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Reviews: Indie ‘No Alternative’ dives into the ’90s, Olivia Wilde is ‘A Vigilante’ and more

Michaela Cavazos in a scene from “No Alternative.” Credit: Gravitas Ventures
Michaela Cavazos in the movie “No Alternative.”
(Gravitas Ventures)

‘No Alternative’

Writer-director William Dickerson adapts his own acclaimed, highly autobiographical 2012 debut novel in “No Alternative,” a remarkably assured and deeply felt grunge-era coming-of-age picture, set in an upper-class New York suburb, not long after the 1994 death of Nirvana frontman Kurt Cobain.

Conor Proft and Michaela Cavazos play Thomas and Bridget Harrison, the teenage children of a scandal-plagued conservative judge, played by Harry Hamlin. Both kids are aspiring musicians: Thomas is the drummer and driving force in a radio-friendly pop-punk band; Bridget uses gangsta rap to express her anger at the world.

“No Alternative” is practically plotless. There’s some tension within Thomas’ band about how slick they should sound; and Bridget struggles to find the right balance between antidepressants and her budding alcoholism. But for the most part, this is a finely wrought slice-of-life memoir, covering a few months in two troubled lives.

It may help to know going in that “No Alternative” is Dickerson’s heartfelt, retroactive attempt to appreciate his own sister, whose life mirrored Bridget’s. It also helps to have lived through the ’90s — the better to marvel at how accurately Dickerson recalls the sounds, styles and arguments of those times.

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But it’s not hard to grasp how every moment in this movie is meaningful to the man who brought it to the screen. “No Alternative” is rambling, but never aimless. It’s the work of an artist meticulously recreating his past, while wishing fervently he could change it.

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‘No Alternative’

Not rated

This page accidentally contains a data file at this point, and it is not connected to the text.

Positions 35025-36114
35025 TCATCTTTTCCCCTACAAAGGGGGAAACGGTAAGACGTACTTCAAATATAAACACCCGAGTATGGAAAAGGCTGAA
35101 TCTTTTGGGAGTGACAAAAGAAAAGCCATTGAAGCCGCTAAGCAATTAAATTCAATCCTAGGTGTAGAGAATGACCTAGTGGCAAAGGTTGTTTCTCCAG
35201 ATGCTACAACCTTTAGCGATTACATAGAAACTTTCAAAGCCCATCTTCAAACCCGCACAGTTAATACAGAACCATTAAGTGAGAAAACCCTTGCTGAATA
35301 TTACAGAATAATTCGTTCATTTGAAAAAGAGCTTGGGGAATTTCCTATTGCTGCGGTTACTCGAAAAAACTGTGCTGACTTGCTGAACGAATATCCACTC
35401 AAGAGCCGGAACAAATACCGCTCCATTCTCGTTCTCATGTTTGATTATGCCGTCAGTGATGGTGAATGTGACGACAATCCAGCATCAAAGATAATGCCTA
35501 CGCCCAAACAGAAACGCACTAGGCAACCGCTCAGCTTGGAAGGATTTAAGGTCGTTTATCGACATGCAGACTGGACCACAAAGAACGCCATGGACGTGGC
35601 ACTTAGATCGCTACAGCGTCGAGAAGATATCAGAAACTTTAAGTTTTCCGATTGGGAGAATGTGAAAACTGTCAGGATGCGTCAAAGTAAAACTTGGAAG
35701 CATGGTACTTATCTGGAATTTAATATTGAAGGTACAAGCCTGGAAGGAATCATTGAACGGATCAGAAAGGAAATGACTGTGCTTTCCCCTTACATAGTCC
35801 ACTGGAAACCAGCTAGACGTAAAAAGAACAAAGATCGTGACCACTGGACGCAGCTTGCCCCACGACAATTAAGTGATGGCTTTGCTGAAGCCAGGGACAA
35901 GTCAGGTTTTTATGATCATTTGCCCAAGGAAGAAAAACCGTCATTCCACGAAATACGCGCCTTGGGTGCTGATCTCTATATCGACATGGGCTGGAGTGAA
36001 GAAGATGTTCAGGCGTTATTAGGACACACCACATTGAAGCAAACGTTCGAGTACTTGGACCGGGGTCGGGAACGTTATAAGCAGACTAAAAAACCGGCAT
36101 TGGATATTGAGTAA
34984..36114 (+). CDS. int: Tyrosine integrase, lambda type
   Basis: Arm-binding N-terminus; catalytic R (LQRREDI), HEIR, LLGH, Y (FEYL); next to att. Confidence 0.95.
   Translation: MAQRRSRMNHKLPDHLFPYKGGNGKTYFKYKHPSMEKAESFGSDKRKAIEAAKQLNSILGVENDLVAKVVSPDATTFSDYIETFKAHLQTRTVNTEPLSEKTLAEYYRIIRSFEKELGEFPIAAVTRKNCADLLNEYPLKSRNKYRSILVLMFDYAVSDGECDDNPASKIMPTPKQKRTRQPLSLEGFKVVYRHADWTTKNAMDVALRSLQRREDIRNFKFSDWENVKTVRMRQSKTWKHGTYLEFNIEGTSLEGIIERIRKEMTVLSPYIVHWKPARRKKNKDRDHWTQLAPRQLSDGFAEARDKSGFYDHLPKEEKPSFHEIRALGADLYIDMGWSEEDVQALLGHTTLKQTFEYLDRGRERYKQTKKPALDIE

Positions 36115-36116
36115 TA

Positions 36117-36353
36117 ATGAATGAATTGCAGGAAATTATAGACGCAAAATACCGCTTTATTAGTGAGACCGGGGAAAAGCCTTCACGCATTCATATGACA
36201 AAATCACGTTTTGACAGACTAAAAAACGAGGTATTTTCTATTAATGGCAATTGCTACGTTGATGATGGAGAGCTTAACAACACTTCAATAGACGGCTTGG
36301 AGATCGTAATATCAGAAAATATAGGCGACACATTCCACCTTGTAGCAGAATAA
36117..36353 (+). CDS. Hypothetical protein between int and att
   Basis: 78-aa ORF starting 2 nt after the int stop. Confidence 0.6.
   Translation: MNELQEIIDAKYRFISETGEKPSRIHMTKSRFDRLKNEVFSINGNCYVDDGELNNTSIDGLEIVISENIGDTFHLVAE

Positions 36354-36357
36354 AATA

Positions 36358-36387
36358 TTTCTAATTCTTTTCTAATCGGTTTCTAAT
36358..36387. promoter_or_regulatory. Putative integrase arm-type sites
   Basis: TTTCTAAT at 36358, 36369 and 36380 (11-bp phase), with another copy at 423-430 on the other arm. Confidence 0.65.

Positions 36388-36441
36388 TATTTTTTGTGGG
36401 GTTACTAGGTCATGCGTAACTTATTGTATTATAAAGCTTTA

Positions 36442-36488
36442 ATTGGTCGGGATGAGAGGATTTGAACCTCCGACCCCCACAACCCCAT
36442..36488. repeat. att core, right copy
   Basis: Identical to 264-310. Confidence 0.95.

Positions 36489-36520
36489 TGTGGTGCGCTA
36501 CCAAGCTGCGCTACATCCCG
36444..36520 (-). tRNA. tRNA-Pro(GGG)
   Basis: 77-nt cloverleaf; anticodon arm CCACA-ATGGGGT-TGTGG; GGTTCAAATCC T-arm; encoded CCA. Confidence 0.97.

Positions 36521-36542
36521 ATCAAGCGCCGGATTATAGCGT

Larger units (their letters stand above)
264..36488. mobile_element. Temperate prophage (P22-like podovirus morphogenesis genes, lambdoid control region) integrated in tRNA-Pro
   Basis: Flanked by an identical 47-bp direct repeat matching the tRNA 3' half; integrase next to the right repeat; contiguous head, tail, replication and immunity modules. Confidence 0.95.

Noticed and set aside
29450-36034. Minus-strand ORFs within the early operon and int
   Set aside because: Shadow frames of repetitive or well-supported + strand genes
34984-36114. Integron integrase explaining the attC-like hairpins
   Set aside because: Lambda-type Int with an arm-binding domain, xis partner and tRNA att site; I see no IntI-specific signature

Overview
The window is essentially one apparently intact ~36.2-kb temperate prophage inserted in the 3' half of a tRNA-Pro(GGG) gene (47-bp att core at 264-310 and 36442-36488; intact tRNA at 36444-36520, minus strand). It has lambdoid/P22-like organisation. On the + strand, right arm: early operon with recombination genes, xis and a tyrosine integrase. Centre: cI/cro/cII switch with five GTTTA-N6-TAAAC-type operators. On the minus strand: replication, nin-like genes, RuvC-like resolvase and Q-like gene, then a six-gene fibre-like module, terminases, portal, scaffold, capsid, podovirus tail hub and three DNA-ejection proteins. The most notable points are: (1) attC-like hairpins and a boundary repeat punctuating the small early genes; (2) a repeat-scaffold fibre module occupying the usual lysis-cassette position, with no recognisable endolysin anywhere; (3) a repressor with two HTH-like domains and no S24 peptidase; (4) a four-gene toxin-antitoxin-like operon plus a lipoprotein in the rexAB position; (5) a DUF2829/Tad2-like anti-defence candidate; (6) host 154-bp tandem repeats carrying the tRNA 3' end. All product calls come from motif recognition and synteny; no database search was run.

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Running time: 1 hour, 44 minutes

Playing: Available April 2 on VOD

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‘A Vigilante’

Olivia Wilde in a scene from “A Vigilante.” Credit: DirecTV / Saban Films / Lionsgate
Olivia Wilde in the movie "A Vigilante."
(DirecTV / Saban Films / Lionsgate)

The feminist revenge thriller “A Vigilante” is sometimes an over-the-top cat-and-mouse story about a strong-willed heroine facing off against her controlling ex-husband. And sometimes it’s more raw and realistic, documenting domestic abuse’s lingering effects. It’s hard to tell — until the film’s powerful ending — whether the action sequences undercut the drama, or if the serious scenes make the genre beats hit harder.

Olivia Wilde stars as Sadie, an abuse survivor who hires herself out to women and children in need, putting her self-defense training to use as she pressures bad spouses and parents into leaving for good, after paying for what they did wrong.

The first half of “A Vigilante” bounces between vignettes of Sadie in action and quieter scenes where she attends support group meetings or breaks down sobbing in her apartment. At first, writer-director Sarah Dagger-Nickson grounds every act of violence by taking the time to show its toll.

The film’s second half becomes more conventional, following one long standoff between Sadie and an ex (played by Morgan Spector) who knows all her tricks. The scenes of them trading punches — figuratively and literally — are exciting, but often feel like they’ve been copied from another movie.

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The two sides of “A Vigilante” are ultimately held together by Wilde’s ferocious performance — which swings between steely control and eruptive emotion — and by the way Dagger-Nickson frames nearly every moment from Sadie’s perspective. This is two-fisted pulp, with a grim vision of the world as a joyless place, populated by predators.

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‘A Vigilante’

Rated: R, for violence and language